Be careful what you wish for

Excuses. You’ve got to love them. Years of asking for homework from teenagers has developed a keen appreciation of the fine art of invention and deflection that is required to evade any sense of accountability. This week’s favourite however would have to go to the defendant who asserted that; “There was no way, your honour, that I killed that girl, because I was off my trolley buying more drugs at the time.”

Blinding. I’m thinking of trying this on my husband; “No, I had absolutely nothing to do with breaking your drill bit while trying a bit of DIY at home because I was having sex with the pizza boy at the time.” I’m not liking my chances with this one and I suppose the first demeanour must be sufficiently more appalling than the excuse in order to justify the logic. However the fact that he thought this would be a legitimate alibi in the first place, suggests a level of everyday criminality so deeply entrenched and pervasive as to be entirely foreign to most people. He wasn’t just living in an almost permanently chemically altered state, he was from a whole other planet.

Law and order is emerging as the chief concern of the vast majority of the voting public this election and various parties are offering a lolly scramble of more policemen, tougher sentencing and inevitably, yet more jails, but a crack down on ‘law and order’ is not going to help the people (or their victims) who have spent years living in an entirely lawless and disordered world. What are we asking for when we say we want a heavier hand with ‘law and order’ and who do we expect to enforce it? The police are in the unenviable (and often life-threatening) position of dealing with people whose moral compass is in a Bermuda Triangle of drugs, booze and firearms who are a danger to themselves and everyone else.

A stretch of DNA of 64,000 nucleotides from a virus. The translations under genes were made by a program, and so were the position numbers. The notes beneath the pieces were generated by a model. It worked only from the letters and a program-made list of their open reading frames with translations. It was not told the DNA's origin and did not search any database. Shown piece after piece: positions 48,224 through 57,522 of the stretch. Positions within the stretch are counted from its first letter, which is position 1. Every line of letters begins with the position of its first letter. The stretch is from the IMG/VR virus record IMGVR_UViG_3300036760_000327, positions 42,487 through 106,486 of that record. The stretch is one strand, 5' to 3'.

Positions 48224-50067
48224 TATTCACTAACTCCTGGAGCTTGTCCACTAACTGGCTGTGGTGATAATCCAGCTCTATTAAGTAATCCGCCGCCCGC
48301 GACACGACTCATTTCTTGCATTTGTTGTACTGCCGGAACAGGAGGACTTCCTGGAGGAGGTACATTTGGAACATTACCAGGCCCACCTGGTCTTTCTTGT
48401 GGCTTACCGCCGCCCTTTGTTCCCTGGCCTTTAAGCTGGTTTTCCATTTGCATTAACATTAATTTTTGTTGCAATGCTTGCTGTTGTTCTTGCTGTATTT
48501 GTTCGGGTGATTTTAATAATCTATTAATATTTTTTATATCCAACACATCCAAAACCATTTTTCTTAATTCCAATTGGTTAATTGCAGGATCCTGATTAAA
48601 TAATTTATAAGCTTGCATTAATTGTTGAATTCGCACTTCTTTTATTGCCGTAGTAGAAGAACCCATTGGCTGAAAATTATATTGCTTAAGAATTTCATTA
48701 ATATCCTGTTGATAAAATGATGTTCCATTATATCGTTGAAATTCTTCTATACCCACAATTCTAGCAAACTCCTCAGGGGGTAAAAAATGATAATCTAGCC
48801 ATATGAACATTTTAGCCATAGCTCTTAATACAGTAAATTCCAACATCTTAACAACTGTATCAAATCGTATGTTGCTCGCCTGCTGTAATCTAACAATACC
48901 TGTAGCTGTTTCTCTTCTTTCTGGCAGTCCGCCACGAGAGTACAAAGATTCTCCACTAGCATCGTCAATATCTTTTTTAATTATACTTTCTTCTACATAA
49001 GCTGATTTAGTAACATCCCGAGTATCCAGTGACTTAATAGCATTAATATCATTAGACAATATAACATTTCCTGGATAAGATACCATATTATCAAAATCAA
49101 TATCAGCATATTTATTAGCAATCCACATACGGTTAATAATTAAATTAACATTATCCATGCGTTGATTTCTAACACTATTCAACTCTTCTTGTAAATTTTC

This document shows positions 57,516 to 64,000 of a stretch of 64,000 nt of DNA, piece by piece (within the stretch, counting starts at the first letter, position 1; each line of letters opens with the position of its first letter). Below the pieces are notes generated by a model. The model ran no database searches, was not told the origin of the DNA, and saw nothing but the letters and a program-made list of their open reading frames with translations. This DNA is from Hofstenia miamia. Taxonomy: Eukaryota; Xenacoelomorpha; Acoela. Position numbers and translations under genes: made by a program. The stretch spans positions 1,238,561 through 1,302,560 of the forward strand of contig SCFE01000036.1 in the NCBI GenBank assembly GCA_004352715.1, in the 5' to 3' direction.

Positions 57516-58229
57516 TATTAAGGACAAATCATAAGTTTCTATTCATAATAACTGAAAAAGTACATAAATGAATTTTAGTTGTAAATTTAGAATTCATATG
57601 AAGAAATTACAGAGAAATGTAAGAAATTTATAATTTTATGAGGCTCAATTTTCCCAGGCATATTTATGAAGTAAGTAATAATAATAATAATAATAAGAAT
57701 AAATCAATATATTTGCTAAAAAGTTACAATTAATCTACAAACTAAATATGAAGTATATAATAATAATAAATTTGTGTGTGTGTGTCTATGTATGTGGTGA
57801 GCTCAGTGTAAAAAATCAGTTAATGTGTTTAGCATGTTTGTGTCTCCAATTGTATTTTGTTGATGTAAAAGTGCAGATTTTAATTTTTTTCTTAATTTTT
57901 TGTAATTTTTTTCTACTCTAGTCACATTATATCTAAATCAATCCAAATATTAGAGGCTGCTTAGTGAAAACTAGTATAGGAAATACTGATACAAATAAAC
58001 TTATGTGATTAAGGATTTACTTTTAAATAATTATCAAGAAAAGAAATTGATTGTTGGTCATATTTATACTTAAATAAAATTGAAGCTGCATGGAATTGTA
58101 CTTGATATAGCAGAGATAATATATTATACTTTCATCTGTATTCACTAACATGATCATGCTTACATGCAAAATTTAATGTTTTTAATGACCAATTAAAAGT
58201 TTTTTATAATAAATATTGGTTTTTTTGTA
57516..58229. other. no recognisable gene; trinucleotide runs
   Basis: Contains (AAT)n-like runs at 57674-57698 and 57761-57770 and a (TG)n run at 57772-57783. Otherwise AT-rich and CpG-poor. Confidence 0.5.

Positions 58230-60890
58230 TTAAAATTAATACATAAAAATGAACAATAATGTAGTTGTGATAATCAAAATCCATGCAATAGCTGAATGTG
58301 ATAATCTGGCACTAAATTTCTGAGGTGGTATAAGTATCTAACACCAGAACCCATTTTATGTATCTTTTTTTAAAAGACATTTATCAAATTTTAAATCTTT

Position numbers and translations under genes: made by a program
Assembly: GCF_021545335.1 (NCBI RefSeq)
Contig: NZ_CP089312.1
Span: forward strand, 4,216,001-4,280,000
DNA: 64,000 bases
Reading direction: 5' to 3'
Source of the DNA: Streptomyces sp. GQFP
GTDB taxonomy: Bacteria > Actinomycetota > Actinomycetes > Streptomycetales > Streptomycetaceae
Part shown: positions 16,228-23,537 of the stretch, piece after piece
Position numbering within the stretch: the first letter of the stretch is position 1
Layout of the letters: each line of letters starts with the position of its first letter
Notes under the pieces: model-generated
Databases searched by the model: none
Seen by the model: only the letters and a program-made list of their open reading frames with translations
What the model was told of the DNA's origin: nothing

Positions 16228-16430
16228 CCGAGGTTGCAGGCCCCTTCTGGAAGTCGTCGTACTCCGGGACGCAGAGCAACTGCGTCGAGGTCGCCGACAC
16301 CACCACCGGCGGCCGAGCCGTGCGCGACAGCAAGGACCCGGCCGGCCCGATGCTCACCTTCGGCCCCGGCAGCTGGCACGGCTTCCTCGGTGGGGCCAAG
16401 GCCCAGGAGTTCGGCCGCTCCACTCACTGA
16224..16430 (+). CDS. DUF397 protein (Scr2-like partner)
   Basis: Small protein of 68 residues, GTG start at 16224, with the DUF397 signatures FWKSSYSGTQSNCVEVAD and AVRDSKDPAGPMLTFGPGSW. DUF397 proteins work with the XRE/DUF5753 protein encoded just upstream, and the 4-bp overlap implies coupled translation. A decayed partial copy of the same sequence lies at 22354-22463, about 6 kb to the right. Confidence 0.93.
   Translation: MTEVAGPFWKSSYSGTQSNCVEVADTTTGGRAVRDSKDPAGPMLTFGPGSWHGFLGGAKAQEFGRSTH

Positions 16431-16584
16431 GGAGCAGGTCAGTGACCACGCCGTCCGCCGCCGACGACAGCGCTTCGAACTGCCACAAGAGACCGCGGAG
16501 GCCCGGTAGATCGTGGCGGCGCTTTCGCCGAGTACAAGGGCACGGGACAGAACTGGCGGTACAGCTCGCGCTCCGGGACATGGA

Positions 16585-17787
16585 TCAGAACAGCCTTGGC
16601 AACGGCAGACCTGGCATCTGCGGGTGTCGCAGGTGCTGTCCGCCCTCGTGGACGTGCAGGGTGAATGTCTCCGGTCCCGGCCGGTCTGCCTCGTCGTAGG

When faced with a rise in crime and lawlessness, culminating in violent terrorist acts, the citizens of Argentina took to the streets in the ‘70’s and begged the government for a crackdown on law and order. They got it. They also got 20 years of a military police force who later became the front soldiers in the ‘Dirty War’ against its own citizens. While ordinary garden variety muggings, rapes and shootings disappeared from the streets, the armed military went about systematically ‘dealing with’ any form of opposition they encountered.

I feel sorry for the policeman who had to make the call to shoot the woman in Whangarei, but he was only acting on policy and procedure, set by government and in the end, initiated by what the public wants.

‘Be careful what you wish for’ the saying goes but especially applies to such an ephemeral idea as ‘law and order’. When we ask for ‘more law and order’ in the land, are we really asking for a permanently armed police force equipped with the power and the authority to deal with this growing criminal underclass? And is ‘dealing with’ code for ‘just taking them out’? It seems so.

There has been little questioning of the need to shoot dead a woman here in Whangarei, so deranged that she thought she could point a gun at police with impunity. I would have thought that such a highly trained team as the armed defenders squad would have been able to aim somewhere other than her chest in order to disarm her. But do we really expect the police to have to deal with all the fall out of a growing social problem?

We all know that something has to be done about the invasive hold P is gaining over our community but what? And by whom? If that same policeman were to ask me what I was doing on a personal or community level to help restore ‘law and order’ I don’t know what I could tell him. I guess I’m running out of excuses.

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